Dental restoration: what type of filling?

NHS Centre for Reviews and Dissemination
Record ID 31999009116
Authors' objectives:

To summarise the results of a systematic review of the relative longevity and cost-effectiveness of routine intra-coronal dental restorations.

Authors' recomendations: Tooth decay is one of the most common diseases and accounts for almost half of all tooth extractions. The treatment of tooth decay by the placement of simple, direct restorations (fillings) alone costs the NHS in England and Wales 173 million GBP per year. Dental restorations do not last forever; over 60% of all restorative dentistry is for the replacement of restorations. New restorative materials are often marketed and introduced into practice with limited evidence on their long-term clinical performance. Overall, amalgam is the direct restorative material of choice unless aesthetics are important. It lasts longest and is the cheapest. The newer generation dentine bonding agents for composite restorations use some form of acidic primer and have better retention rates than earlier generations. The use of cermet cements, and the composite and glass ionomer sandwich technique in class II cavities, had high failure rates and cannot be recommended. There is significant variation in decision making between dentists. Appropriate criteria for replacement of restorations are needed and dental schools should train dentists in their use in order to reduce unnecessary procedures and improve quality. The longevity of restorations carried out in the better quality research studies suggests that routine clinical practice may be producing sub-optimal results. Work is needed to establish means of improving the quality of routine practice, putting in place incentives to promote cost-effective care and identifying the resource implications.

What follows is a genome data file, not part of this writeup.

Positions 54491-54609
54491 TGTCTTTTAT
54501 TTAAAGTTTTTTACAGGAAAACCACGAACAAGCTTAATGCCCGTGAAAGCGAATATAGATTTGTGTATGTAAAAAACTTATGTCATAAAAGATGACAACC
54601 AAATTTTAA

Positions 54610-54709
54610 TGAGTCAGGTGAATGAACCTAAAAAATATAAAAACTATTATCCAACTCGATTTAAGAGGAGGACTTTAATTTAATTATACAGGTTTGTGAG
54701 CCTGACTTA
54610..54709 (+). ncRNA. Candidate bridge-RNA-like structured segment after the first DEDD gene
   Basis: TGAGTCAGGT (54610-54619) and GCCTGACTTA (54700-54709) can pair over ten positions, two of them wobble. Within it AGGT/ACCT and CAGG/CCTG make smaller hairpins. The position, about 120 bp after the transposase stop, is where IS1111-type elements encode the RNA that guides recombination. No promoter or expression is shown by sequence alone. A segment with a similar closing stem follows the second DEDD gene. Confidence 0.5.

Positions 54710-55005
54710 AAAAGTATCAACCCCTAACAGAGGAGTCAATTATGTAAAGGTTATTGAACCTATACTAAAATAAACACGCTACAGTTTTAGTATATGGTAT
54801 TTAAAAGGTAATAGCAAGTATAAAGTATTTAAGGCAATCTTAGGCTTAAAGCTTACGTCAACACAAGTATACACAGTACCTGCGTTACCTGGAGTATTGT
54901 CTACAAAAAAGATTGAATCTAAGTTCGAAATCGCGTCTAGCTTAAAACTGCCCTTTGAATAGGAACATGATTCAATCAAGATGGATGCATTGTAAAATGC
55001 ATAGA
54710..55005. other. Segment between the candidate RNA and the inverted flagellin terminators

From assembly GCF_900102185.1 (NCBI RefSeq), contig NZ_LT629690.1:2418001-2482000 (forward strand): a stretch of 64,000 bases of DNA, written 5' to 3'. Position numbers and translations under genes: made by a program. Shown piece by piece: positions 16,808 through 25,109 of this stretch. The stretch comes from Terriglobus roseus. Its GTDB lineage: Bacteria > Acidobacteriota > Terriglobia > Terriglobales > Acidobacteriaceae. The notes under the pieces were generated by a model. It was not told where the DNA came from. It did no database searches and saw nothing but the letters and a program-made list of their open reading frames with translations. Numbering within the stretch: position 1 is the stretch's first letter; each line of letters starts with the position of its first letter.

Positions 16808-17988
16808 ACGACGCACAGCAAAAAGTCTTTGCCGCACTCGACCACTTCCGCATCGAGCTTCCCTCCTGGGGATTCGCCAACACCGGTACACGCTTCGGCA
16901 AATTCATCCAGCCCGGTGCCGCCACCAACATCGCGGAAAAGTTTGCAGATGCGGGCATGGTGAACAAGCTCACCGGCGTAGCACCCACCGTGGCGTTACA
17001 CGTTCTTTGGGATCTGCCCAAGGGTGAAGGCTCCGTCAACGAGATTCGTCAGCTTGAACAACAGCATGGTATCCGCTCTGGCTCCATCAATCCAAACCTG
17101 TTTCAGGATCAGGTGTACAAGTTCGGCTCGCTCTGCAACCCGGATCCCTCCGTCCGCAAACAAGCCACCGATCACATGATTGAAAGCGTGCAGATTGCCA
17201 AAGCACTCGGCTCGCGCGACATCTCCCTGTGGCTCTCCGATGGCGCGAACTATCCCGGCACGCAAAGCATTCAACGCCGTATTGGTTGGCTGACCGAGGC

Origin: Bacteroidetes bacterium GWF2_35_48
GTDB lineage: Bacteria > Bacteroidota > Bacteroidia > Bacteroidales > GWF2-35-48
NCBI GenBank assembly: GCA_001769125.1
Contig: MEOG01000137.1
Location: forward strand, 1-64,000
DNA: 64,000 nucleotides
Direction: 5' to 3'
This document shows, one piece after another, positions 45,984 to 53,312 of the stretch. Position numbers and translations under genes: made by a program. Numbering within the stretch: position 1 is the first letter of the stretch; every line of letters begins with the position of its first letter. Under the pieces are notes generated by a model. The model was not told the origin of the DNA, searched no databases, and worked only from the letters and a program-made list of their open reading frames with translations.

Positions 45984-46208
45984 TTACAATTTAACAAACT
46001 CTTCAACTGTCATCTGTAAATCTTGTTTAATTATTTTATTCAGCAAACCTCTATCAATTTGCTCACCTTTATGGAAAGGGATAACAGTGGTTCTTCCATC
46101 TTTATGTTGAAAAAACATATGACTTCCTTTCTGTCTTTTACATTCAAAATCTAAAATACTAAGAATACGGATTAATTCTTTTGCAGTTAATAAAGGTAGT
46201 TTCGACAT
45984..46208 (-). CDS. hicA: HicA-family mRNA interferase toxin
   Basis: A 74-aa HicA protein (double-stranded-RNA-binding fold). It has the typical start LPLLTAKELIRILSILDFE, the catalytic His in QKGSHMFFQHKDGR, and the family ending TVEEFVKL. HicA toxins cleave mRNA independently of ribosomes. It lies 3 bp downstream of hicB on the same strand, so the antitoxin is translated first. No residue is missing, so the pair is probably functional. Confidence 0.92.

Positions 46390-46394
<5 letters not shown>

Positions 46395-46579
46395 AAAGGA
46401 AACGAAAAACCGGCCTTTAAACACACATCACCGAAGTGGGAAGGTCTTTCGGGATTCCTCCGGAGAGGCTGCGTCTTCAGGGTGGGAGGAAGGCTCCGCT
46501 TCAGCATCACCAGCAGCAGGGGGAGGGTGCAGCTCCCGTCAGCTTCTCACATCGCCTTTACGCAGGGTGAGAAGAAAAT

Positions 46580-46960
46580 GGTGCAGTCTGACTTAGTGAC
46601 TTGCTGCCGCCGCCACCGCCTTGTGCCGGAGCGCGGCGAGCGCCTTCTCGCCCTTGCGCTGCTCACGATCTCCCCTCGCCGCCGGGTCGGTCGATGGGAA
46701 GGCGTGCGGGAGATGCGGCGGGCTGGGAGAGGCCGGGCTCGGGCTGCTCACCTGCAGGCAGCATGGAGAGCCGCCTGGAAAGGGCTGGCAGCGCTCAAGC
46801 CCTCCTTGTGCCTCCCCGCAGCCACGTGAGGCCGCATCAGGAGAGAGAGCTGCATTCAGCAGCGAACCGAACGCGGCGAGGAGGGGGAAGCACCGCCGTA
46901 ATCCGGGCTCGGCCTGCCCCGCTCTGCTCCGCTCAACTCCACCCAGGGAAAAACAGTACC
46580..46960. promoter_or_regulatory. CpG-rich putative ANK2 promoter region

Authors' methods: Systematic review
Project Status: Completed
Year Published: 1999
English language abstract: An English language summary is available
Publication Type: Not Assigned
Country: England
MeSH Terms
  • Costs and Cost Analysis
  • Dental Alloys
  • Dental Amalgam
  • Dental Restoration, Permanent
  • Inlays
Organisation Name: University of York
Contact Address: University of York, York, Y01 5DD, United Kingdom. Tel: +44 1904 321040, Fax: +44 1904 321041,
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Copyright: Centre for Reviews and Dissemination
This is a bibliographic record of a published health technology assessment from a member of INAHTA or other HTA producer. No evaluation of the quality of this assessment has been made for the HTA database.